Ask any recording engineer or producer who regularly records drums, or any professional drummer who does a lot of recording sessions, and they will invariably tell you that getting a great drum sound in the studio is extremely challenging and time consuming. One of the biggest reasons for this is that drum sets are made up of many components which produce very different sounds, each one being effectively an individual sound source. They are loud, they are relatively close together and they must all be recorded at the same time. In order to effectively record all of these disparate elements, multiple microphones are typically used. Due to the high signal level and close proximity of the sources, significant amounts of sound from one element of the kit will bleed into microphones placed on another element of the kit. Hi-hats bleed into the snare drum microphone(s), the snare drum bleeds into the tom microphones, etc. Recording engineers will spend hours making subtle changes to microphone placement to try and reduce the amount of bleed across the drum tracks while still capturing the sound of each drum. They obviously want the drum kit to sound as good as possible, but they also want to be able to separately control the timbre and level of the individual elements of each part of the kit when mixing.

The magic of drumatom is its ability to reduce cross track bleed after the recording is completed, allowing the recording engineer to concentrate on getting a high quality result without making sonic tradeoffs to reduce bleed across microphones. This makes for a faster sessionand lets the musicians concentrate on getting a good performance. In the mix stage, the engineer can reduce the microphone bleed as needed. If the snare that sounded so good in the recording session is now getting lost in a sea of guitar overdubs, reducing the bleed from other tracks will untie your hands. You can EQ and compress the snare to pull it forward without applying that processing to other elements of the kit. In addition to improving the workflow of a drum recording session, drumatom is a godsend for mixing engineers who are all too often called upon to deal with drum tracks which not only have a lot of cross track bleeding, but don’t sound all that great to begin with. By using drumatom to isolate the individual elements of the kit, the mix engineer can implement far more radical changes that wouldn't be possible without it.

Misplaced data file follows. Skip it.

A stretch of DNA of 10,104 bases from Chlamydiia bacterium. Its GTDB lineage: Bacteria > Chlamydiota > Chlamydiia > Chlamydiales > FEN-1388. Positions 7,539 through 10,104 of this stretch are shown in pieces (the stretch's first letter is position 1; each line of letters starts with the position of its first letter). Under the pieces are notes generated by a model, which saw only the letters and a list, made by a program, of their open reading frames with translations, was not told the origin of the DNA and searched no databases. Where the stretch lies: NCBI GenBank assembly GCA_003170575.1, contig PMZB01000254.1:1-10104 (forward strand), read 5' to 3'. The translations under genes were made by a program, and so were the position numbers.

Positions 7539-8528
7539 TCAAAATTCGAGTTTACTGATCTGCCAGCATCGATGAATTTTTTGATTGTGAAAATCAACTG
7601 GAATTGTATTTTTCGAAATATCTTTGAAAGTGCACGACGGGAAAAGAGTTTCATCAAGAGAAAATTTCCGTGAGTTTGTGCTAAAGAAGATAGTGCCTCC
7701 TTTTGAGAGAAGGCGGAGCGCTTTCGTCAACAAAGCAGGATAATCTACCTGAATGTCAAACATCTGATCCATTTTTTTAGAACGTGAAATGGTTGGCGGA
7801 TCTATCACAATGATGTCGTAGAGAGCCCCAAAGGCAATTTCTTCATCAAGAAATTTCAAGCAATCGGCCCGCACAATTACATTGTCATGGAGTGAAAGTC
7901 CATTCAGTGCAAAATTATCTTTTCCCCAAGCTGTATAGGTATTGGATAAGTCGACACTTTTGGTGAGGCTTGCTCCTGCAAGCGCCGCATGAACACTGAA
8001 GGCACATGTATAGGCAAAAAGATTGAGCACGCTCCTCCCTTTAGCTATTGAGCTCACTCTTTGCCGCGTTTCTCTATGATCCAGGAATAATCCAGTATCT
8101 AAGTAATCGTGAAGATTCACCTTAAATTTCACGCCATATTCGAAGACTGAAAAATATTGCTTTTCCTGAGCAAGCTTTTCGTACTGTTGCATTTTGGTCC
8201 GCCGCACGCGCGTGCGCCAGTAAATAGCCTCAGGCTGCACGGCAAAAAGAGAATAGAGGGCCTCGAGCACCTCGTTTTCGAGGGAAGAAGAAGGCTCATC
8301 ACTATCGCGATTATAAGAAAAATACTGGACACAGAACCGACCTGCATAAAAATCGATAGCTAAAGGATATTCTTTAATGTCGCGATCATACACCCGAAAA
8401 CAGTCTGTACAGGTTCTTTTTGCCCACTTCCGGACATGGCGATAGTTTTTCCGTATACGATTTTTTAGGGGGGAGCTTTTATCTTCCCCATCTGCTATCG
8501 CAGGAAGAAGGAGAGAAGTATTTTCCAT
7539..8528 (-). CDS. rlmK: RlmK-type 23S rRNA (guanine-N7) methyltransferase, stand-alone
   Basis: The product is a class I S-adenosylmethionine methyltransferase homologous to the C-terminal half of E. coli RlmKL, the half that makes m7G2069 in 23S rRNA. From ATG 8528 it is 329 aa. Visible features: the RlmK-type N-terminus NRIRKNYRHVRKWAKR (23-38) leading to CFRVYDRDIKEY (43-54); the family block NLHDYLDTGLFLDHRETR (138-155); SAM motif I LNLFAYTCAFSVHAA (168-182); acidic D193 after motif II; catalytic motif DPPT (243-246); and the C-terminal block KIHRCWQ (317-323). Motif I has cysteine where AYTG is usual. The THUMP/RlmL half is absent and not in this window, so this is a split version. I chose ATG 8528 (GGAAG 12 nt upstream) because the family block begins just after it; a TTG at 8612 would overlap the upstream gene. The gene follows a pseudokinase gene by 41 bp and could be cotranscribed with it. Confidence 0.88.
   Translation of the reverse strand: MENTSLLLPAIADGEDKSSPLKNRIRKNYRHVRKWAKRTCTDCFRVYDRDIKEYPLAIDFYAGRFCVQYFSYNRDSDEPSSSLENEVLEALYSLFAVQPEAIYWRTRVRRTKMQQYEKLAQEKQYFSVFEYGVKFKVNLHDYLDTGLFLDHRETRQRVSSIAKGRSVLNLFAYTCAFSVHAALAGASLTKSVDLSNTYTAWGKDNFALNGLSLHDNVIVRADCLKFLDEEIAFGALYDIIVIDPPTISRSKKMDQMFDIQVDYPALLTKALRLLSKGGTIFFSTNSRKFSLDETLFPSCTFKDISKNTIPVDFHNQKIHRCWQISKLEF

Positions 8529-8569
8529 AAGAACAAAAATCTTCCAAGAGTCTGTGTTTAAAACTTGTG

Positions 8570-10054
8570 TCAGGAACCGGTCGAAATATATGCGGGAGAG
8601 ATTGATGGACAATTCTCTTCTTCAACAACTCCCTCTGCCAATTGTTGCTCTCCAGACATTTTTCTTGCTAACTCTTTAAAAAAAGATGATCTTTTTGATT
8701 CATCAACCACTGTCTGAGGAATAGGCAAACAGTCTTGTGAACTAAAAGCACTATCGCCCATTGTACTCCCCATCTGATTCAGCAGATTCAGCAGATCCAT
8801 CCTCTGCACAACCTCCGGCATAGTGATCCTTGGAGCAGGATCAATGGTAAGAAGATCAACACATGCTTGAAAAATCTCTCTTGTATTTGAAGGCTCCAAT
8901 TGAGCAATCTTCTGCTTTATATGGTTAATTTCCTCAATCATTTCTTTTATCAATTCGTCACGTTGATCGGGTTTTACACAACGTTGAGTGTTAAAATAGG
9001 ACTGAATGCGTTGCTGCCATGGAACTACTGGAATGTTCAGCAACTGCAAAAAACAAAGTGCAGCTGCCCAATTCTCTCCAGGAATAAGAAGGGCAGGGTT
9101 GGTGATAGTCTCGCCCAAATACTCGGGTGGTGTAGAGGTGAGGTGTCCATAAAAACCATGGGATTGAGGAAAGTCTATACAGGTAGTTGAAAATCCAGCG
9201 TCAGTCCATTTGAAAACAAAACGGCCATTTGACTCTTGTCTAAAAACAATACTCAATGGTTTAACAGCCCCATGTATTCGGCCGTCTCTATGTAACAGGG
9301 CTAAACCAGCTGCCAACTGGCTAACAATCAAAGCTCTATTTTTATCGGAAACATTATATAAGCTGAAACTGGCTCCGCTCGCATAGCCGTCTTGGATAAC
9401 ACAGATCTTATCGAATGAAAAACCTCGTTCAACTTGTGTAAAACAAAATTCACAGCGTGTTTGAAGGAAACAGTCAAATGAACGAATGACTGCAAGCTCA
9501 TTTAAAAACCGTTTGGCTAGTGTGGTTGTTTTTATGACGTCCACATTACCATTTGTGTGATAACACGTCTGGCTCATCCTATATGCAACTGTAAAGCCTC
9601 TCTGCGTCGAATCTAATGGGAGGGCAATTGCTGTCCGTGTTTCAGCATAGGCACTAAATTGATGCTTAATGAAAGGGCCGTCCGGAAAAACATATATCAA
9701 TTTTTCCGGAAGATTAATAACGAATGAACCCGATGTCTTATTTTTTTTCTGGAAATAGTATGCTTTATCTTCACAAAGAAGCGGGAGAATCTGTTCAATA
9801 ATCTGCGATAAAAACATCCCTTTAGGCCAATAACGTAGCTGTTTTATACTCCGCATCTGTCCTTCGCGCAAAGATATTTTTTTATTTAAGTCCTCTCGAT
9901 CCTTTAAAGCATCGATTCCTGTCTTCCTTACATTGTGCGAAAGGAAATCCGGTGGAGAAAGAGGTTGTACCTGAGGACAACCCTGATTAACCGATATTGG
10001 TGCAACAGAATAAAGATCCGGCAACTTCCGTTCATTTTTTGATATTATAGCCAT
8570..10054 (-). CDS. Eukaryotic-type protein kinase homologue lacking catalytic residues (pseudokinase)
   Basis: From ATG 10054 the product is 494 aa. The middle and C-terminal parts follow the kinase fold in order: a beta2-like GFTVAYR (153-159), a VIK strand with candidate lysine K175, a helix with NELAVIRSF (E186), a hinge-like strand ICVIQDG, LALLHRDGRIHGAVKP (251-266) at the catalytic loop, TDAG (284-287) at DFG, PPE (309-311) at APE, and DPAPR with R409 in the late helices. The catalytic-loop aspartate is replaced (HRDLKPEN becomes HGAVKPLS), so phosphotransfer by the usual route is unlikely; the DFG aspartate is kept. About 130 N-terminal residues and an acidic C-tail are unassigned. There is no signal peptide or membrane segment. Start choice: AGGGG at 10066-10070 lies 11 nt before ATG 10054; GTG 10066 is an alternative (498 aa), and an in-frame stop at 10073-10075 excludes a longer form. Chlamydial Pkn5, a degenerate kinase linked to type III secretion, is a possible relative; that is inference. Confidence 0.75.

Who needs Drumatom?

RECORDING STUDIOS Improve the sound of your drum recordings making the most out of your drumsets, mics and hardware/software tools.
ENGINEERS Add character and create headroom for your drum mix by adjusting microphone leakage to your musical taste.
PRODUCERS Build your own drum signature and stand out from the crowd of excessive drum library usage.
HOME STUDIOS Correct sound inconsistencies that might get into your drum recordings due to less than ideal acoustics.
SESSION DRUMMERS Quickly achieve professional results and create your .dls file for easy file-transferring.
How does it work? Drumatom is based on the patent pending A^3 (Advanced Audio Analysis) technology, the outcome of many years of R&D at Accusonus. The origins of A^3 technology can be broadly placed in the Blind Source Separation (BSS) family of techniques, using notions of artificial intelligence. However, A^3 is far more than that. Advanced principles of acoustics, signal processing, psychoacoustics and music theory are combined into an innovative unified framework. Stay tuned: we plan to implement our A^3 technology into a greater family of novel audio tools that will revolutionize your workflow.